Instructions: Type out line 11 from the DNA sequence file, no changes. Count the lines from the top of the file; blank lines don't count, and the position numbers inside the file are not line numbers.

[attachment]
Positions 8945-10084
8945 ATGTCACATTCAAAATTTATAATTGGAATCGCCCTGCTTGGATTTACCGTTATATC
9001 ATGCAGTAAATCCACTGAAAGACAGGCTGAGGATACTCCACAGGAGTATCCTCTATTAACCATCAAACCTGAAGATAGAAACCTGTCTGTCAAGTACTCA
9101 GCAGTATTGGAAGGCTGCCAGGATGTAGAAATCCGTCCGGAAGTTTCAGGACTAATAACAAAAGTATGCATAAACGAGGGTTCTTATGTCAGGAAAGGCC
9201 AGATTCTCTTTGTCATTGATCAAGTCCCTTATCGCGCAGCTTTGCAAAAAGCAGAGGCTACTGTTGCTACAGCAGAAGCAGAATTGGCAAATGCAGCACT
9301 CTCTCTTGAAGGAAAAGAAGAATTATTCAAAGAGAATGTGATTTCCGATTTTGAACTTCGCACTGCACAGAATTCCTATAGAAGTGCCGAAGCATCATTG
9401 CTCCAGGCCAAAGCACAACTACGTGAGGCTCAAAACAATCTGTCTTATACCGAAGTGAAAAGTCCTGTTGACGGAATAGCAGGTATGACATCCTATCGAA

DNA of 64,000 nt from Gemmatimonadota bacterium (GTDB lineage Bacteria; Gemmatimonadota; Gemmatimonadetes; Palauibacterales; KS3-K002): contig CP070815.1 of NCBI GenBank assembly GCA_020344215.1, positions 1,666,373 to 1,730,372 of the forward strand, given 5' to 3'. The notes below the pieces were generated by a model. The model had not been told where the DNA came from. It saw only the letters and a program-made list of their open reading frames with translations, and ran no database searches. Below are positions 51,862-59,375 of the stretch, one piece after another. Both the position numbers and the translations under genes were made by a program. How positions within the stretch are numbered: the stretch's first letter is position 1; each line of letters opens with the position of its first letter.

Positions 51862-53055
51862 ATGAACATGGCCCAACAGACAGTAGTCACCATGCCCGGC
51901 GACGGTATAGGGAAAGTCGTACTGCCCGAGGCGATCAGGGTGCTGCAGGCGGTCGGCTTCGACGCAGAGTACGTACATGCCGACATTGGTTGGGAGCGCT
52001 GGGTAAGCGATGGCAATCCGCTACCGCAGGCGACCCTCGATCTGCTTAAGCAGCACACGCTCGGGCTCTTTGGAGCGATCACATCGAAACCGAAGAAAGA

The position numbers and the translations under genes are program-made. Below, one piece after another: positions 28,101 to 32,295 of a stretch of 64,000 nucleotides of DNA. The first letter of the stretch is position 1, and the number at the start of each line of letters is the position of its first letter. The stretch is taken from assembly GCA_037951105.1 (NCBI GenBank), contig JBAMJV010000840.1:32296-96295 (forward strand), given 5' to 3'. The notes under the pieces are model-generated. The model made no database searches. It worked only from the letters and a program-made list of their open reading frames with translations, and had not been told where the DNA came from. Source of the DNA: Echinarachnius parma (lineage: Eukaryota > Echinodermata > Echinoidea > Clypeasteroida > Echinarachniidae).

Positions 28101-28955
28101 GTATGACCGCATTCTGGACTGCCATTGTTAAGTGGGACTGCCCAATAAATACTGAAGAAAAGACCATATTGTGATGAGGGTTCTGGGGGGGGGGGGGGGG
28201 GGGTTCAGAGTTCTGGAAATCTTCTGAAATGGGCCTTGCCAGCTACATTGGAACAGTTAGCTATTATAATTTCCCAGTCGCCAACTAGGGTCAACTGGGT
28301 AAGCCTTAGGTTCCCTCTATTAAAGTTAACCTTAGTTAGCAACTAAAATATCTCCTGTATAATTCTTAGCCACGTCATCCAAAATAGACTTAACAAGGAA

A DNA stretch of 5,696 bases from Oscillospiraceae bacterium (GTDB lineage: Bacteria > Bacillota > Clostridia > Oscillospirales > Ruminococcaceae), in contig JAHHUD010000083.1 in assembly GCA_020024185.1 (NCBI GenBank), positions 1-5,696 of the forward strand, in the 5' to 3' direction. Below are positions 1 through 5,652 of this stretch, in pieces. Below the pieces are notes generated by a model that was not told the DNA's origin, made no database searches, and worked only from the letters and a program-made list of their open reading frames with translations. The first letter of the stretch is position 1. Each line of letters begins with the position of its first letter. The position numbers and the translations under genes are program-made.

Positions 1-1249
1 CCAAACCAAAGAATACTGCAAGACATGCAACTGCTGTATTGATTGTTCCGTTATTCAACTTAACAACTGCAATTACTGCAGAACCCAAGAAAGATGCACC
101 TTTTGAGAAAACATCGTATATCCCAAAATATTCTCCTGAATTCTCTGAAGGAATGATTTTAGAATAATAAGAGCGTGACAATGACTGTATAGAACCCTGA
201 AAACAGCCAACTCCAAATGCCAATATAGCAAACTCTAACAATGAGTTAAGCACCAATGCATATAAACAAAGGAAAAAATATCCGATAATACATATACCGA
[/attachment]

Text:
51901 GACGGTATAGGGAAAGTCGTACTGCCCGAGGCGATCAGGGTGCTGCAGGCGGTCGGCTTCGACGCAGAGTACGTACATGCCGACATTGGTTGGGAGCGCT